Once the previs is approved, how did you work with the VFX teams?
Previs and later Postvis shots get handed over to the VFX vendors to do the bidding and also to do the final shots. You pass along your scenes and shots and they take it from there. You provide them with whatever they need. But in the end they have to make it look real. That usually is a collaboration between the vendors, VFX Supervisor DJ DesJardin and Previs Supervisor Kyle Robinson.
How was the collaboration with ProductionVFX Supervisor John “DJ” Desjardin?
He is a positive person with lots of energy and great sense of humor, a nice guy to work with for sure.
What was your part of freedom to suggest ideas and camera movements?
There are shots which are pretty clear cut sometimes from storyboards, then others are not at all and you need to come up with shots to tell the story or to fill the sequence. You are usually given the idea of the story beat and you try to come up with a shot that helps with that. You might also create many different version and depending on what the director wants in the end it will go one way or the other.
How did you create the various characters, vehicles and environments?
We had a large team on the show and also collaborated with the art department to get the right models. Some things we had to model from scratch. A core team of about five people which consisted of Kyle Robinson, Mary Manning, Michael « Skinny » Grawert, Diana Velasquez and myself stayed on for most of the movie and then was added with more team members during the production.
What was the biggest challenge on this project and how did you achieve it?
There were many challenges for sure, among them the exploding Oil rig sequence, the fight in mid air between Superman and General Zod, where they travel really large distances. The whole destruction of Smallville and flying around Krypton are other challenging sequences of the film.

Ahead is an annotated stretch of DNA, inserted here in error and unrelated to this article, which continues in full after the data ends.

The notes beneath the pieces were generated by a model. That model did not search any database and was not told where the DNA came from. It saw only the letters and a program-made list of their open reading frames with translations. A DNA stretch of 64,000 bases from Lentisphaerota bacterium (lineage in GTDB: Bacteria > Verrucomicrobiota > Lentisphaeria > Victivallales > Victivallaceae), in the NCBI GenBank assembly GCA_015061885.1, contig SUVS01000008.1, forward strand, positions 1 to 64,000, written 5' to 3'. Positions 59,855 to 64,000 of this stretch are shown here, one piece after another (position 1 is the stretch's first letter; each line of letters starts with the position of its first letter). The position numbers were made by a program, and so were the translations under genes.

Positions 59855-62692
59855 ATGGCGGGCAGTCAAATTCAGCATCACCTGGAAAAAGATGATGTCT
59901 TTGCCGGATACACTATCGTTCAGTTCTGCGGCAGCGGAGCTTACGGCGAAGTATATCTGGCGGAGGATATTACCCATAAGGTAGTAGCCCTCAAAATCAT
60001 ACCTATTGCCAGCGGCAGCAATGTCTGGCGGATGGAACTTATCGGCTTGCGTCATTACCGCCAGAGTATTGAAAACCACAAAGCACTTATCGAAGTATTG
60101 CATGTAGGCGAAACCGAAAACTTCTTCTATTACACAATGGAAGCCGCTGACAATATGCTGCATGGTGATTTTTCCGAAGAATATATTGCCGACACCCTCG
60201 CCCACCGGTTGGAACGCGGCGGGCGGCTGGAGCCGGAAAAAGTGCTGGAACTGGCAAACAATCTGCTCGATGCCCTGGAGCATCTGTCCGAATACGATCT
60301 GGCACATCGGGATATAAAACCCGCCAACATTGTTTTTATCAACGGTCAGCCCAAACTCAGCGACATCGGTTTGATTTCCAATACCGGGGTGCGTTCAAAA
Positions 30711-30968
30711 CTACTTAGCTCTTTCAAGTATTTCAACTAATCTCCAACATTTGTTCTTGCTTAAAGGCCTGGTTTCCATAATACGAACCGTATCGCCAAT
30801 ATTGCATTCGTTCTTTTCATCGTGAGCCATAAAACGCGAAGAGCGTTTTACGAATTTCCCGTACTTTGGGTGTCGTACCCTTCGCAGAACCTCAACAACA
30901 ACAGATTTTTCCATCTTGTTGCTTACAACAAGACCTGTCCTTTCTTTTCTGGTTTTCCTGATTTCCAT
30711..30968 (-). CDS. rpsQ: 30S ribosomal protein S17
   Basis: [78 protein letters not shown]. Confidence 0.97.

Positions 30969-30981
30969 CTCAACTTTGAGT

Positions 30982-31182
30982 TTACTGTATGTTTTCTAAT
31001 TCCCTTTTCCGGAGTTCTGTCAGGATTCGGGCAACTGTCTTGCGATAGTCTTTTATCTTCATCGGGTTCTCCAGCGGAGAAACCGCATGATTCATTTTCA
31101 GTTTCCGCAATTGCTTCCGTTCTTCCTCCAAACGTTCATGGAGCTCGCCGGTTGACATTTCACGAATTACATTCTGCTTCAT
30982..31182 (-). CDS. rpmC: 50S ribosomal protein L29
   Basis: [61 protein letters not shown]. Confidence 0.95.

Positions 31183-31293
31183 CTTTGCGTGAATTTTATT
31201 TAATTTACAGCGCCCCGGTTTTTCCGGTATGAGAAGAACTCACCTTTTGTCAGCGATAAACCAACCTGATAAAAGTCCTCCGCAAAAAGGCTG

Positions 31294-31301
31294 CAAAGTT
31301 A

What is your best moment on this show?
A moment I will never forget is when I was informed that Zack Snyder wanted to demo the virtual camera system to Producer Chistopher Nolan. Not wanting to let anyone down I just prayed that the system would not crash in that moment. And seeing those two film making heavyweights interact was fun to watch.
How long have you worked on this film?
In a total of about 14 months, from early pre production in LA, to on location in Vancouver and early post production again back in Los Angeles.
How many shots have you done?
I do honestly not know my personal shot count, but the PLF team output around 4200 previs shots including revisions for the entire movie.
What is your next project?
I am open to the next opportunity and will see what comes along. Besides film work I also do photography work and interactive touchscreen presentations, which makes it all an interesting mix of different areas and experiences.
A big thanks for your time.
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© Vincent Frei – The Art of VFX – 2013